Thursday, January 7, 2010

Treasure Chest Thursday - A Calling Card

It's Treasure Chest Thursday - time to open the musty old trunk and see what priceless memorabilia is hiding down below, or within, the bigger items. [Actually, I don't have a "musty old trunk" - I have a large cardboard box with all kinds of stuff in it, handed down from my great-grandparents to my grandparents to my mother to me.]

One of the "bigger items" was a county history book that has family items pasted on the pages. I've scanned some of the pages and then cropped some of the items. Here is an interesting calling card from the 1880's:

D.J. Smith (1839-1894) is my second great-grandfather, husband of Abbie (Vaux) Smith and father of my great grandmother, Della (Smith) Carringer. I've written extensively about D.J. Smith (Devier J. Smith, born Devier J. Lamphear) on this blog, since he is one of the ancestors that I have a treasure trove of memorabilia for, and has a mysterious parentage.

The card above identifies him as D.J. Smith of Concordia, Kansas, a member of an organization "Commandery No. 20, Clay Center." From other information, I know that Devier Smith resided in Cloud County, Kansas in the 1880 to 1885 time period.

What is that symbol in the upper left hand corner of the card? It says "In Hoc Signo Vinses." What does that mean, and whose symbol does it represent?

I Googled the saying and found that it means "By this sign thou shalt conquer" and was used by Knights Templar organizations and by Freemasonry organizations.

The Knights Templar entry states that:

"Predominantly in the United States the Knights Templar is the final order joined in the York Rite. Unlike other Masonic bodies which only require a belief in a Supreme Being regardless of religion, membership in the Knights Templar is open only to Christian Masons who have completed their Royal Arch and in some jurisdictions their Cryptic Degrees.[3]

"A local Knights Templar division is called a Commandery and operates under a state level Grand Commandery as well as The Grand Encampment of the United States. This is unique among Masonic bodies as most report to the state level alone."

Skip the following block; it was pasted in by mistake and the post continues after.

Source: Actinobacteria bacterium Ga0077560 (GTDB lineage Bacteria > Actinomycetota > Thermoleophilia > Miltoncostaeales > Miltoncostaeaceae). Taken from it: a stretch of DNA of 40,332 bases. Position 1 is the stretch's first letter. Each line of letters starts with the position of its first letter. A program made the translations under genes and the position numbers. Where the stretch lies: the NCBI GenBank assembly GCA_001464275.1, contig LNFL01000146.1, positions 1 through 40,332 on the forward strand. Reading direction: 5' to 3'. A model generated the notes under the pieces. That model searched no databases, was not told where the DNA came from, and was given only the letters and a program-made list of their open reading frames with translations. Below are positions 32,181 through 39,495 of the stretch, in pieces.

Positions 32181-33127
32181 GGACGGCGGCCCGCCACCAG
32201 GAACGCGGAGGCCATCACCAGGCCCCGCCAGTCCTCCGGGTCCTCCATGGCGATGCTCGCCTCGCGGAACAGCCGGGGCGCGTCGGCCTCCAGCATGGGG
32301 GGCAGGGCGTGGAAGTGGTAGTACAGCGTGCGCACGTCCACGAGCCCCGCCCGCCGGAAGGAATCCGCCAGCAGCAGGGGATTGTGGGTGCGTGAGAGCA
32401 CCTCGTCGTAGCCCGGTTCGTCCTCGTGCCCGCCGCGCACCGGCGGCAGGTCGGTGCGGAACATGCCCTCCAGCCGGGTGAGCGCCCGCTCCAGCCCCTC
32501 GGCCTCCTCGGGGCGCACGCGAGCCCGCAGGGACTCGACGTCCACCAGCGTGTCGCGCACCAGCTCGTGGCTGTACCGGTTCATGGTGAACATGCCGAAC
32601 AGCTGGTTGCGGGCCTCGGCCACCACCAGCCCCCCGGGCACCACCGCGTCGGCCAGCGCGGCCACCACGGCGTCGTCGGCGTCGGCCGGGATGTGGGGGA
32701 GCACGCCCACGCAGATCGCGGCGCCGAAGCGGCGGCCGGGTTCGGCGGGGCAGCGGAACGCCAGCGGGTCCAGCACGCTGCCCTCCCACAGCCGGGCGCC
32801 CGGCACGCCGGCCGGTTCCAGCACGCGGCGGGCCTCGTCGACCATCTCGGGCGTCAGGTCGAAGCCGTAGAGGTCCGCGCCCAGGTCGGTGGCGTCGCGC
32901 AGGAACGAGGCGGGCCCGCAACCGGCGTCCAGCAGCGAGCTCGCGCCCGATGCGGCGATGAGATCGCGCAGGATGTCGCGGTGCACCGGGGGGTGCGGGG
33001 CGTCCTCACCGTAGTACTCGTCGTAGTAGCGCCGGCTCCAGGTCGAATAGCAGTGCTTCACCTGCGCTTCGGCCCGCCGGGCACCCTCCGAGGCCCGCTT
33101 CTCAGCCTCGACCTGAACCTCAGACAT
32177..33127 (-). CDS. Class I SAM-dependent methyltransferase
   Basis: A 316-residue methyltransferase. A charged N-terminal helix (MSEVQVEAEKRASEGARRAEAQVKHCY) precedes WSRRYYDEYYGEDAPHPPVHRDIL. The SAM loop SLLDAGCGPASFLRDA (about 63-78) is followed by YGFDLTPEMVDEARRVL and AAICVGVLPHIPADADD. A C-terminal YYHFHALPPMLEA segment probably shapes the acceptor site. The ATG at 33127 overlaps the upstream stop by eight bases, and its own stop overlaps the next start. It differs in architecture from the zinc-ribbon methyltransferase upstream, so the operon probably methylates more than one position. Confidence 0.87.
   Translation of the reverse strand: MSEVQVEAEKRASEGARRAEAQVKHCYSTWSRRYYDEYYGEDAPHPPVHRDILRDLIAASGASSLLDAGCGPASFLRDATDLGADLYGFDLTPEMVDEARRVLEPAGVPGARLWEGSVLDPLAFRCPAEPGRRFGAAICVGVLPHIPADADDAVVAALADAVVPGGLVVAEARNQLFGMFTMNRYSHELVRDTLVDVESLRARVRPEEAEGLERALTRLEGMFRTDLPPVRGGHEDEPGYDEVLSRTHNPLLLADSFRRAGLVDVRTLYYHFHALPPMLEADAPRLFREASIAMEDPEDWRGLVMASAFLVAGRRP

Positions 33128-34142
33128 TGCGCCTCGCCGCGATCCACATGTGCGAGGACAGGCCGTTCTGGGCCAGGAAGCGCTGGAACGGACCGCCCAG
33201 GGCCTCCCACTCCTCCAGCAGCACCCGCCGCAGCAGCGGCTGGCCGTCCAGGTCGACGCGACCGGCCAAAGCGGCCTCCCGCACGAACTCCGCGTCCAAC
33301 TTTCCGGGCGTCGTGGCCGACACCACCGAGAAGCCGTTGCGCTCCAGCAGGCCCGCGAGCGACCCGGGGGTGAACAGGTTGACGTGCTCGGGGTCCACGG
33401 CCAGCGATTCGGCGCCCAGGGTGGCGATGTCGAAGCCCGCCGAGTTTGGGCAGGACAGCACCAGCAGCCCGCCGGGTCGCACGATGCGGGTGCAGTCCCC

I am woefully ignorant about these organizations, so these articles are helpful to my understanding.

The image I have above was taken from a photocopy of the page in the book. My guess is that the triangular area in the upper left corner was a red color. I'll have to check the actual card pasted into the book.

Until now, I was unaware that Devier J. Lamphear Smith was a member of any fraternal organization. This is one more little bit of "family history" to add to his biography! It's a nice Treasure Chest item!


Anonymous said...

if you send an email to the Mason's in the area he lived in, the should be able to give you some more information on is involvement in their organization.

The Mason's of WV sent me a copy of my GG Grandfather's registration card, which had the dates on it that he made each degree. Unfortunately for me, there was not any more information beyond that.

Good luck!

Heather Wilkinson Rojo said...

There are Masonic libraries that can look up to see if your ancestor was a member. I did this to find out about an ancestor who died in a Masonic home in Massachusetts. Obituaries used to list what other fraternal organizations people belonged to. These fraternities were quite popular in the old days, some obituaries have lines and lines of organizations.

Sue Aprea said...

Looks like you have a lot of fun stuff in that ol' chest there! I hope you have good luck getting more details on that item!

Dr. Bill (William L.) Smith said...

Fraternal organizations were very big in Kansas in those days... still are in many small communities.
Thanks for sharing this very special artifact!

Keep these ancestor stories coming!

Bill ;-)
Author of "13 Ways to Tell Your Ancestor Stories"

Sanjay Maharaj said...

I went ot a Christian school in Fiji Marist Brothers High School which back then had a great reputation and was staffed by Brother's. Interestign our school badge also had the motto " In Hoc Signo Vinses"